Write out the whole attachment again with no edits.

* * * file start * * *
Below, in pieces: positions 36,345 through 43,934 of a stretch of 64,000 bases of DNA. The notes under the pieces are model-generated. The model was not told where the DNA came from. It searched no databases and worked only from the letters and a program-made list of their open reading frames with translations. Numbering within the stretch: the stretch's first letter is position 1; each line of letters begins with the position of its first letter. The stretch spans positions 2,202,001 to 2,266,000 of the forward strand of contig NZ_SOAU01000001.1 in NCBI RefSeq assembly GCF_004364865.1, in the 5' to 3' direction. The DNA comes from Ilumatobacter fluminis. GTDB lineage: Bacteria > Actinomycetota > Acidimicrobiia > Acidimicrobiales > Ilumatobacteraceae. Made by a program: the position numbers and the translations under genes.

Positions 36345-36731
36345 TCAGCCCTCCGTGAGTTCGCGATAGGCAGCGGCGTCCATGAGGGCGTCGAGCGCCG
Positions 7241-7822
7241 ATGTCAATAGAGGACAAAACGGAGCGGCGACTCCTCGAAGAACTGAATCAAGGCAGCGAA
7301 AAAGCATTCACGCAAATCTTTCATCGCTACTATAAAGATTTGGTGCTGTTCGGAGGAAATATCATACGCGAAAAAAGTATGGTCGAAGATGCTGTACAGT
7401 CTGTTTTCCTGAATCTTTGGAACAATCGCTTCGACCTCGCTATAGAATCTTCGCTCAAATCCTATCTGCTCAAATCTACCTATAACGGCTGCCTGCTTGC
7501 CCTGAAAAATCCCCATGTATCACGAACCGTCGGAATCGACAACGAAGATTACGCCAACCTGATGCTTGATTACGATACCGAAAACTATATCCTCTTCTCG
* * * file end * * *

Below, in pieces: positions 36,345 through 43,934 of a stretch of 64,000 bases of DNA. The notes under the pieces are model-generated. The model was not told where the DNA came from. It searched no databases and worked only from the letters and a program-made list of their open reading frames with translations. Numbering within the stretch: the stretch's first letter is position 1; each line of letters begins with the position of its first letter. The stretch spans positions 2,202,001 to 2,266,000 of the forward strand of contig NZ_SOAU01000001.1 in NCBI RefSeq assembly GCF_004364865.1, in the 5' to 3' direction. The DNA comes from Ilumatobacter fluminis. GTDB lineage: Bacteria > Actinomycetota > Acidimicrobiia > Acidimicrobiales > Ilumatobacteraceae. Made by a program: the position numbers and the translations under genes.

Positions 36345-36731
36345 TCAGCCCTCCGTGAGTTCGCGATAGGCAGCGGCGTCCATGAGGGCGTCGAGCGCCG
Positions 7241-7822
7241 ATGTCAATAGAGGACAAAACGGAGCGGCGACTCCTCGAAGAACTGAATCAAGGCAGCGAA
7301 AAAGCATTCACGCAAATCTTTCATCGCTACTATAAAGATTTGGTGCTGTTCGGAGGAAATATCATACGCGAAAAAAGTATGGTCGAAGATGCTGTACAGT
7401 CTGTTTTCCTGAATCTTTGGAACAATCGCTTCGACCTCGCTATAGAATCTTCGCTCAAATCCTATCTGCTCAAATCTACCTATAACGGCTGCCTGCTTGC
7501 CCTGAAAAATCCCCATGTATCACGAACCGTCGGAATCGACAACGAAGATTACGCCAACCTGATGCTTGATTACGATACCGAAAACTATATCCTCTTCTCG